Illinois soybean farmers are good stewards of their land. They support environmental sustainability through conservation practices that result in better water and air quality and improved soil health.

Field to Market: Environmental Results

ISA is member of Field to Market: The Alliance for Sustainable Agriculture, a diverse initiative that joins stakeholders from all levels of the supply chain to create sustainable outcomes for agriculture.  

Field to Market’s National Indicators Report analyzes U.S. sustainability trends over time. 

For soybeans, this report evaluates five indicators: land use, energy use, soil loss, irrigation water usage and greenhouse gas emissions. The 2016 report shows significant progress in all areas from 1980 to 2015.

More soybean production per acre

  • Total soybean production: +120%
  • Total planted acres +31%
  • Crop yields: +29%

Greater resource efficiency

  • Per bushel land use: -40%
  • Irrigation water use: -32%
  • Energy use: -35%
  • Greenhouse gas emissions: -38%

Water Quality: Management Strategies

Considering that 18 million people depend on the Mississippi River watershed for their water needs, Illinois farmers understand the importance of water quality. Fish species, migratory birds and other wildlife find their homes here as well.  

To protect this valuable resource, soybean growers participate in the Illinois Statewide Nutrient Loss Reduction Strategy (NLRS)

Best management practices (BMPs) in the NLRS include:




See how Illinois farmers are successfully putting these and other BMPs to work on their farms.

Water Quality: Partnerships

Illinois soybean farmers partner with the USDA in the Conservation Reserve Enhancement Program (CREP) to:

  • Reduce total sediment loading 
  • Reduce phosphorous and nitrogen loading 
  • Increase native fish and mussel stocks in lower reaches of the river 
  • Increase populations of waterfowl and shorebirds

Water Quality: Fertilizer Management 

ISA supports 4R Nutrient Stewardship: the right fertilizer, at the right rate, at the right time and in the right place. The 4Rs help crop advisers and farmers enhance management and efficiency while keeping key nutrients in the root zone.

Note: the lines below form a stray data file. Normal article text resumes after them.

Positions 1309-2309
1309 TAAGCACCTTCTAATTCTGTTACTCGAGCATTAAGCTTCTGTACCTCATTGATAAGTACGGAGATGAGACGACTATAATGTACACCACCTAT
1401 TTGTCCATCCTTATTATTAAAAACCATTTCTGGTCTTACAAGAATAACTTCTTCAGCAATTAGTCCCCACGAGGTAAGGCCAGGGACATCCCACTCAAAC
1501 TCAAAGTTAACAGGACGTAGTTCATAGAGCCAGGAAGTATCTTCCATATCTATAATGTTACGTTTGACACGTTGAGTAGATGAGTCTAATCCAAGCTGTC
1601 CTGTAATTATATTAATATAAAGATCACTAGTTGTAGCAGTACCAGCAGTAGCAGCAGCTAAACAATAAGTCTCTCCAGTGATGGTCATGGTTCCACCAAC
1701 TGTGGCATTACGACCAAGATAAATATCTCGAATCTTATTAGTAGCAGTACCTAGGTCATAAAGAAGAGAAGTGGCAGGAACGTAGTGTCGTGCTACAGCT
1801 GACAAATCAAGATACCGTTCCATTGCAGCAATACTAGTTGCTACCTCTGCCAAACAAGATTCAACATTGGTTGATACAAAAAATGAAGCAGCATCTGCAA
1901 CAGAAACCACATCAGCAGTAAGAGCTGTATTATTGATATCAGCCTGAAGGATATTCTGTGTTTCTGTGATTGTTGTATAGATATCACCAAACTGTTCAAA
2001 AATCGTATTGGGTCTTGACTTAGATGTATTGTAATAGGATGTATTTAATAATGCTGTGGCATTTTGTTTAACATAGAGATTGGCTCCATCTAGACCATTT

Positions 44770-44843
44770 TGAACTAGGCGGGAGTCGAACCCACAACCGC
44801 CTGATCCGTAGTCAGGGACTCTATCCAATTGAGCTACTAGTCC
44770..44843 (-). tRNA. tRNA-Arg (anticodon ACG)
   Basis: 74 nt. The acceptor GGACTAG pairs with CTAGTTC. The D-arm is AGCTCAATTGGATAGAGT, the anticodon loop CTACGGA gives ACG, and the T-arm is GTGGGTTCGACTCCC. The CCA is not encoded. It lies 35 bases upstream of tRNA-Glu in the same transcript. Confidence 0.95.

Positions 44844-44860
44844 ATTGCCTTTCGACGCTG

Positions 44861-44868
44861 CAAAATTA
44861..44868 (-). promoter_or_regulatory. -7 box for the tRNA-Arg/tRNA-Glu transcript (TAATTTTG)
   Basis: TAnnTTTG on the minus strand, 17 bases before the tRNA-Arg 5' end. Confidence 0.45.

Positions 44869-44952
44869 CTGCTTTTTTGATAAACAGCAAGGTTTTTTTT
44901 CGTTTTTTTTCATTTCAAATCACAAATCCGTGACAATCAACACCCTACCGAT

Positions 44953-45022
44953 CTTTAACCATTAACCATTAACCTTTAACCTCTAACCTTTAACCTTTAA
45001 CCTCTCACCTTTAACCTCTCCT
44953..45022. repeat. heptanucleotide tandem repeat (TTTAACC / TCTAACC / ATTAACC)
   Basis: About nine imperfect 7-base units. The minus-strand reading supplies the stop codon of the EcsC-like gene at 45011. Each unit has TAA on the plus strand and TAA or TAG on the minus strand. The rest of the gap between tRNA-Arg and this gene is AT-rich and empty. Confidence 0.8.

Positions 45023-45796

The results? Reduced fertilizer costs and better downstream water quality miles away.

Conservation: Vulnerable Land

Illinois soybean growers are taking vulnerable land out of production through the Conservation Stewardship Program (CSP)—a U.S. government initiative that provides incentives to farmers to remove highly erodible land from production—helping protect America’s long-term capacity for producing food, fuel and fiber.

Conservation: Wetland Acreage

Near waterways and in significant watershed areas around the state, farmers have been slowly transitioning acreage from crop production and allowing it to return to its natural wetland state. The results:

  • Reduced nutrient loss
  • Return of natural foliage
  • Increased wildlife biodiversity 

ISA also supports efforts to encourage farmers to plant milkweed and other habitats for monarch butterflies and other pollinators.

Efficient Energy Use: Reduced Tillage

Illinois soybean farmers also take specific actions to improve energy efficiency, such as reduced tillage practices that reduce or eliminate plowing, saving fuel, reducing emissions and improving soil health.

Renewable Fuel: Biodiesel and the B20 Club

Soybeans grown in Illinois provide soybean oil for biodiesel fuel – a renewable, clean-burning alternative to petroleum diesel fuel. And farmers not only grow the soybeans, they contribute to cleaner air by fueling their farm equipment with biodiesel.

Through the B20 Club, the Illinois soybean checkoff program recognizes and supports Illinois-based fleets using B20, a blend of 20 percent biodiesel with petroleum diesel. This organization is a partnership between ISA and the American Lung Association in Illinois. Fifteen B20 Club members run more than 4,800 vehicles on B20 fuel, reducing CO2 emissions at a level equal to planting 234,279 trees.